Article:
In addition to modulating the magnitude of the illumination, we also modulate the wavelength of the illumination. This allows multiple datasets corresponding to the same biometric to be acquired and matched independently, but using the constraint that the data belongs to the same person. For example, person A may match dataset B and C using data captured at one wavelength, but person A may match dataset C and D using data captured at a second wavelength. This gives evidence that person A matches to dataset C. This approach is extended to not only include fusing the results of face recognition after processing, but also by including the multi-spectral data as a high-dimensional feature vector as an input to the face recognition engine.

In some embodiments there is an advantage in aligning the acquired images of the face and iris with the processor, thereby reducing the effect of camera or subject motion that may have occurred between the two time instants that each of the images was acquired from the sensor. In this way the features that are optimal for facial recognition in one image can be corresponded to features that are optimal for iris recognition in the other image. This allows processing performed on one image to be used to constrain the results of processing on the other image. For example, recovery of the approximate position and orientation of the face in one image can then be used to constrain the possible position and orientation of the iris in the second image. Similarly, recovery of the position of the iris in one image constrains the possible position of the face in the second image. This can assist in reducing the processing time for one or other of the biometric match processes, for example. In another example, some facial features are most accurately localized and have best signal to noise properties under one set of camera or illumination conditions, whereas another set of facial features are most accurately localized and have best signal to noise properties under another set of camera or illumination settings. This method allows, the most accurately localized features of all facial features to be used for facial recognition, thereby providing improved recognition performance.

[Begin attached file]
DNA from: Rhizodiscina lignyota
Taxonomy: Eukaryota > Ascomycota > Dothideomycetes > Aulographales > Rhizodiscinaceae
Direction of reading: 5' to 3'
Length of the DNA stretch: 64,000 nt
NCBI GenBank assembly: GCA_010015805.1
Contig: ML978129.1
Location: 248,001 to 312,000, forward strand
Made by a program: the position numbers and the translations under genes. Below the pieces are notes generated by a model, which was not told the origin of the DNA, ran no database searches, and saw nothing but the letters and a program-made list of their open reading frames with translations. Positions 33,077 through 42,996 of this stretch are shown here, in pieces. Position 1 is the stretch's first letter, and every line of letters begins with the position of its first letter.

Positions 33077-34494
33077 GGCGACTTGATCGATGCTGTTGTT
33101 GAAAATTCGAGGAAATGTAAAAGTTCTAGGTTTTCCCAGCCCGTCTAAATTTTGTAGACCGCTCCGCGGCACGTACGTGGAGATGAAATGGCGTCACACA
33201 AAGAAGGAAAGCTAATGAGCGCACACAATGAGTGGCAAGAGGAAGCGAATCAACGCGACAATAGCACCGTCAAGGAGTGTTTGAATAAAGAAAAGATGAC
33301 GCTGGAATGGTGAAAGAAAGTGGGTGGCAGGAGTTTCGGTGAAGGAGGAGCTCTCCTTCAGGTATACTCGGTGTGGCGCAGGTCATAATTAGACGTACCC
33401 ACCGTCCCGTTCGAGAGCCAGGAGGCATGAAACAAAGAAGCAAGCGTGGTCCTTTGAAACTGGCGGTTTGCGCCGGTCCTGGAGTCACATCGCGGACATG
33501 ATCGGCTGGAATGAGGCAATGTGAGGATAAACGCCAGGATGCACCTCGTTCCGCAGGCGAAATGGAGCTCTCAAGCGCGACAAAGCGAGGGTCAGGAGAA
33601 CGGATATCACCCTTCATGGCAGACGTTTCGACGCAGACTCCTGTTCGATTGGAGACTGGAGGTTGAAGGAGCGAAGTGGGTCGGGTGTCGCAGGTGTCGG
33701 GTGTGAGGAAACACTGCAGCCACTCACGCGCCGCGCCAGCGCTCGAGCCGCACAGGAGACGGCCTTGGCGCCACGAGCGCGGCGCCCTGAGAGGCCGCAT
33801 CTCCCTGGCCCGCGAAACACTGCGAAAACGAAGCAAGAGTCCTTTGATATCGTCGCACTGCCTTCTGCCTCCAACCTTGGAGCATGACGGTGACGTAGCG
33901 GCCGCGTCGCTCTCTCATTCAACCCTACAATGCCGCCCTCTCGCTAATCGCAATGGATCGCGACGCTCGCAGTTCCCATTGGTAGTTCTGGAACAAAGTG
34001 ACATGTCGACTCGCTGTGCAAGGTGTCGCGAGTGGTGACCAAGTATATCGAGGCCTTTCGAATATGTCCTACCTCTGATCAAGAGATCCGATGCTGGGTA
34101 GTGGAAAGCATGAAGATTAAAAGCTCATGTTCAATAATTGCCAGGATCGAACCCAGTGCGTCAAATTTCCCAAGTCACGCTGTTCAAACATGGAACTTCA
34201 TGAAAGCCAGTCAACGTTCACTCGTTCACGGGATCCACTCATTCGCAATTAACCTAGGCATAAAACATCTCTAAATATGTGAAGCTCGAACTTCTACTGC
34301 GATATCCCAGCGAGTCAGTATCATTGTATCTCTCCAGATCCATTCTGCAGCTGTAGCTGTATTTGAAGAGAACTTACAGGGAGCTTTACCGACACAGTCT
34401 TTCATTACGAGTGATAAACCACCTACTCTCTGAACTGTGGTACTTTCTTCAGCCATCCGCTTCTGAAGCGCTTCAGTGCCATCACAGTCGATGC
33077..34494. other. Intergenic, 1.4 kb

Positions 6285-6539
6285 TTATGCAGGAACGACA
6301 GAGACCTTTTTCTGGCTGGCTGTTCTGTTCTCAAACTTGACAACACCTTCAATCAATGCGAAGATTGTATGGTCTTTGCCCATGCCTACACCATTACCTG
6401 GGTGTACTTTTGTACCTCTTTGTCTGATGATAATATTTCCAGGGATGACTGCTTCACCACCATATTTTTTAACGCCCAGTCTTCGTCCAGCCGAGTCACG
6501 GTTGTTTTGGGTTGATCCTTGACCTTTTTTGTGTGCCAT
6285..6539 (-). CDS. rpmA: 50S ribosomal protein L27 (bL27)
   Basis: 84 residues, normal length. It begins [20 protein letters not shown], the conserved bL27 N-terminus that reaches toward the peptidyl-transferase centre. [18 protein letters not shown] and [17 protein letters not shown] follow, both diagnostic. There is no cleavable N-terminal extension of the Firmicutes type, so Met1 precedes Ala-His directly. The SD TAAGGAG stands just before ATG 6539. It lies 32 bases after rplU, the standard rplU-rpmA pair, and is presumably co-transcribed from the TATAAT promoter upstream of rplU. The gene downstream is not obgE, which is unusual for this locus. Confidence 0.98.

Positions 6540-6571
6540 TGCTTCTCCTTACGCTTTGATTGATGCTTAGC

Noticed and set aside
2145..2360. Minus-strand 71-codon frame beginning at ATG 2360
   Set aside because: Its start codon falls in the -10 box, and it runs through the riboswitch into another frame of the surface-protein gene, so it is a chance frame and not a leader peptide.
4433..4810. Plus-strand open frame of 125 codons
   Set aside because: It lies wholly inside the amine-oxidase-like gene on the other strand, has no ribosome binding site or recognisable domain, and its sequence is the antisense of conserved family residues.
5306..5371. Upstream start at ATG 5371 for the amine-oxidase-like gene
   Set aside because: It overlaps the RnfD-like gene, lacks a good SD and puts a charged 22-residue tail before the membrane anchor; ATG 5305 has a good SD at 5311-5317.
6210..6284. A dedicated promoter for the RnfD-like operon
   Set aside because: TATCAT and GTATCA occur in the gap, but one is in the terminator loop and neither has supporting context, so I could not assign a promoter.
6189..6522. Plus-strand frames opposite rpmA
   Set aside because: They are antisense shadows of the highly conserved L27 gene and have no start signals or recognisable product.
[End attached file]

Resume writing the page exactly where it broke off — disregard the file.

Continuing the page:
The present invention, therefore, is well adapted to carry out the objects and attain the ends and advantages mentioned, as well as others inherent therein. While the invention has been depicted and described and is defined by reference to particular preferred embodiments of the invention, such references do not imply a limitation on the invention, and no such limitation is to be inferred. The invention is capable of considerable modification, alteration and equivalents in form and function, as will occur to those ordinarily skilled in the pertinent arts. The depicted and described preferred embodiments of the invention are exemplary only and are not exhaustive of the scope of the invention. Consequently, the invention is intended to be limited only by the spirit and scope of the appended claims, giving full cognizance to equivalents in all respects.

Claims (25)

What is claimed is:
1. A method for acquiring images of an iris and a face from a single person, the method comprising:
acquiring in either order and in rapid succession, with a sensor and one or more illuminators,
(A) an image of an iris, the sensor and the one or more illuminators having a first parameter set adapted to acquire the image of the iris;
(B) an image of the face at a second parameter set; and
(C) obtaining an orientation of the face from the image of the face,
wherein steps (A) and (B) are within a sufficiently short time of each other to assure that the image of the iris and the image of the face are of the same single person.
2. The method of claim 1 wherein the first parameter set comprises an illumination pulse setting, an illumination amplitude setting, a camera integration time, a camera gain setting, a camera offset setting, and a camera wavelength.
3. The method of claim 1 wherein the acquisitions of the image of the face and the image of the iris are within less than 1.0 second of each other.
4. The method of claim 1 wherein the acquisitions of the image of the face and the image of the iris are within less that 0.25 seconds of each other.
5. The method of claim 1 wherein steps (A) and (B) are repeated at least 2 times per second.
6. The method of claim 1 wherein steps (A) and (B) are repeated at least 10 times per second.
7. The method of claim 1 wherein the illumination settings in steps (A) and (B) are different and the sensor settings in steps (A) and (B) are the same.